Beets: Both beet root and beet greens are amazing for nutrition. Beet greens contains Vitamin A, C, copper as well as Iron. Therefore it becomes a great source of absorbent iron.

 Tomatoes:  Tomatoes contain Vitamin A, C, iron and copper – all of the favourable nutrients for iron absorption. Sun dried tomatoes contain the most bio available form of iron. 100 grams of sun dried tomatoes contain approximately 9 mg of iron. When sun dried not available I like to add skinned and deseeded tomatoes to my curry’s and salad’s.

 Pomegranate: Dietary intake of pomegranate including the seeds and the skin is extremely beneficial for health. Pomegranate contains iron, protein as well fiber. Many cultures instinctively love adding pomegranate to their diet to combat iron deficiency anemia.  

 Apricot: Apricots are rich in Vitamin A, C, Copper and Iron – therefore it is an ideal food for iron absorption.  Dried apricots are the best way to have iron all year round and they are rich sources of fiber.

 Blackstrap Molasses: Blackstrap molasses is another rich source non-heme iron. A tablespoon of this food provides approximately 3.5 mg of iron which is approximately 19 percent of the daily recommended amount of iron for adults. Black strap molasses is sometimes taken in conjunction with Kefir to combat various health conditions.

 Amaranth: Grains such as amaranth, quinoa and rye are all great sources of iron. Half cup of amaranth contains approximately 9 mg of iron. Ensure grains are presoaked in water or sprouted before consumption to reduce phytic acid.

 Mung Beans: All lentils and beans contain phytic acid which may inhibit the absorption of iron. Therefore presoaking them for couple hours to overnight can ensure elimination of this phytic acid. Young green mung beans contain 16% of the daily value of the iron consumption needed for adult women.

 Soybeans: Soybean, tofu and tempeh are great sources of non-heme iron. One cup of cooked soy bean contains approximately 8 mg of iron, four ounces of tofu contains 6.4 mg and eight ounces of tempeh contains 4.5 mg of iron.  Soybean or soybean derivatives (tofu and tempeh) are considered superfoods that are high in protein, fiber and micro nutrients. However, consider only non-GMO soybeans or certified organic soybean to avoid GMO. Women with estrogen dominance also reduce intake of soybeans.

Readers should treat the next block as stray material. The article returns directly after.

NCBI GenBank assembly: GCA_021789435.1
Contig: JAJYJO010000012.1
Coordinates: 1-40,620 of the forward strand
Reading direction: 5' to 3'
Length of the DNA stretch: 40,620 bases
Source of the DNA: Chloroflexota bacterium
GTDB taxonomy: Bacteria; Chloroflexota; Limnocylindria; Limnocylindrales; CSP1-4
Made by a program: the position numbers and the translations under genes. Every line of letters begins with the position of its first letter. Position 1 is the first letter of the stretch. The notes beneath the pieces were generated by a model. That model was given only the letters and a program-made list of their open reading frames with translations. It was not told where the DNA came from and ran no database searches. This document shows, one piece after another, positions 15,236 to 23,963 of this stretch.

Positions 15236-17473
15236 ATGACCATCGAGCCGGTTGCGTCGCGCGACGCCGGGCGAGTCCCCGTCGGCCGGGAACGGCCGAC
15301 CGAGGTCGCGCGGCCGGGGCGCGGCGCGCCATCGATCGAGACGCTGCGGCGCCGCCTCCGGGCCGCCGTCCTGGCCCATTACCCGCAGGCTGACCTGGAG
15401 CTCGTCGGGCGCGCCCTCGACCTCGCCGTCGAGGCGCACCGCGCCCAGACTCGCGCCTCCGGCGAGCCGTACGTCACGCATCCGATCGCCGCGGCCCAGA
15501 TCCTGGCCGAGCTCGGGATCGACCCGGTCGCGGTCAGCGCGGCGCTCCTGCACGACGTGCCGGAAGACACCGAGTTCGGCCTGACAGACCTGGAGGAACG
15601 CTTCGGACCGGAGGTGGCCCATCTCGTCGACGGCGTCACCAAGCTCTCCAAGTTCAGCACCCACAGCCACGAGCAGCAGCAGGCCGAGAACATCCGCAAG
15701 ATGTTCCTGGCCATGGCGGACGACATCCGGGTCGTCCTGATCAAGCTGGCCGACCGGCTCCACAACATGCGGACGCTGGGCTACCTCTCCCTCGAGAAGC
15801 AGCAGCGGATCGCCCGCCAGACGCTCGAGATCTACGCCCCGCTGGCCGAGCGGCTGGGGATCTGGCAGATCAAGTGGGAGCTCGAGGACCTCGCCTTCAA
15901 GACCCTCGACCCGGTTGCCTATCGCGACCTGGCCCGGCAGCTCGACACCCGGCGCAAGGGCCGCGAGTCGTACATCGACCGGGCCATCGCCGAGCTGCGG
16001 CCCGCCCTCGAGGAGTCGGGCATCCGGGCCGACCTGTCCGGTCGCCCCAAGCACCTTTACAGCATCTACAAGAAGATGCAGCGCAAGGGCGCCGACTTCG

My Top 3 Iron Supplements

 In Canada I feel that the following the one of the best formula’s for iron supplementation. You must ask your primary health care practitioner for the right one for you.

  1. Floravit by Salus
  2. Thorne Research – Citramins with Copper and Iron
  3. Blood Builder by Mega Food

0 2379

This is my new found early morning love! Almond milk mocha with chai spice. This is my own chai spice blend available at Conscious Health website. I also make my own homemade almond milk. The ones that are store bought does not taste as good and contains tapioca starch, calcium carbonate, potassium citrate, lecithin and natural flavour. I would rather take 5 minutes and make my own. Especially since I own a Vitamix. I also add other amazing ingredients to my almond milk. Soon I will share this recipe too.

I am sharing the benefits of the ingredients below before I share my recipe. Please do not add coffee and make it your own hot chocolate if you are avoiding caffeine.

Cacao: This world renowned food in its original form is healthy and nutrient dense. In its raw form cacao is rich in antioxidants and minerals such as, magnesium, chromium, iron, zinc, copper. It has amazing heart health benefits, aids weight loss and depression. Cacao is a bitter substance that can help fight blood sugar imbalances. Cacao is an excellent source of anti-depressant phenethylamine (PEA) molecule. 

Almond Milk: This dairy free milk option is prepared from almonds. Almonds are lower in fat compared to dairy, but high in energy. 1 cup of almond milk has 40 calories, calcium and potassium. Almonds contains Vitamin E, B2, Proteins, and Good fats. It contains minerals like calcium, iron, magnesium, phosphorus, potassium, sodium, and zinc.

Chai Spice Blend: Conscious Health Chai Spice blend contain cinnamon, cardamom, clove, bay leaf and ginger. All of these spices have superior health benefit properties. Together they improve circulation, reduces body pain and aches and strengthens the immune system.

Links to shop for the ingredients:

Cacao

Medjool Dates

Organic Instant Coffee

Coconut Oil

Chai Spice Blend

Just try this recipe!!

My Homemade Almond Milk Hot Mocha
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Ingredients
  1. 1 cup almond milk (I make mine at home)
  2. 1 cup spring water or filtered water
  3. 1 tablespoon raw cacao nibs
  4. 1 teaspoon organic instant coffee
  5. 2 dates
  6. ½ teaspoon vanilla
  7. ¼ teaspoon chai spice mix
  8. 1 teaspoon of extra virgin coconut oil
  9. pinch of sea salt
Instructions
  1. Freshly grind the raw cacao.
  2. In a high speed blender add all of the above ingredients but the coconut oil.